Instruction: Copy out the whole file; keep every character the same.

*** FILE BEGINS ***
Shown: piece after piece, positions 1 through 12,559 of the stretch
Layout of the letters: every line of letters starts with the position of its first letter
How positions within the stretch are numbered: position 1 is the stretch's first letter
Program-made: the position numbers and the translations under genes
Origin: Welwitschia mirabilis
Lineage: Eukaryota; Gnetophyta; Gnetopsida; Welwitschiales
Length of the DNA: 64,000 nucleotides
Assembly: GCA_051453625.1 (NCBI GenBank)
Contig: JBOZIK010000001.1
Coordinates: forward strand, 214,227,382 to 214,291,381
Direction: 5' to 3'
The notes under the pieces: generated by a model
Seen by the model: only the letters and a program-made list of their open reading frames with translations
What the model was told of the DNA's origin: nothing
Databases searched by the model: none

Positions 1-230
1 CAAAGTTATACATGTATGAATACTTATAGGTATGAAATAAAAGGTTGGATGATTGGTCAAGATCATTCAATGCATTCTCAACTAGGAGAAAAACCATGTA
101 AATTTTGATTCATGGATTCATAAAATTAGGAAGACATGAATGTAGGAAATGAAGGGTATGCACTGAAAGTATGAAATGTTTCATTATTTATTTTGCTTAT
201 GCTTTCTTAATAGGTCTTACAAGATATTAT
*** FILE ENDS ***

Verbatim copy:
Shown: piece after piece, positions 1 through 12,559 of the stretch
Layout of the letters: every line of letters starts with the position of its first letter
How positions within the stretch are numbered: position 1 is the stretch's first letter
Program-made: the position numbers and the translations under genes
Origin: Welwitschia mirabilis
Lineage: Eukaryota; Gnetophyta; Gnetopsida; Welwitschiales
Length of the DNA: 64,000 nucleotides
Assembly: GCA_051453625.1 (NCBI GenBank)
Contig: JBOZIK010000001.1
Coordinates: forward strand, 214,227,382 to 214,291,381
Direction: 5' to 3'
The notes under the pieces: generated by a model
Seen by the model: only the letters and a program-made list of their open reading frames with translations
What the model was told of the DNA's origin: nothing
Databases searched by the model: none

Positions 1-230
1 CAAAGTTATACATGTATGAATACTTATAGGTATGAAATAAAAGGTTGGATGATTGGTCAAGATCATTCAATGCATTCTCAACTAGGAGAAAAACCATGTA
101 AATTTTGATTCATGGATTCATAAAATTAGGAAGACATGAATGTAGGAAATGAAGGGTATGCACTGAAAGTATGAAATGTTTCATTATTTATTTTGCTTAT
201 GCTTTCTTAATAGGTCTTACAAGATATTAT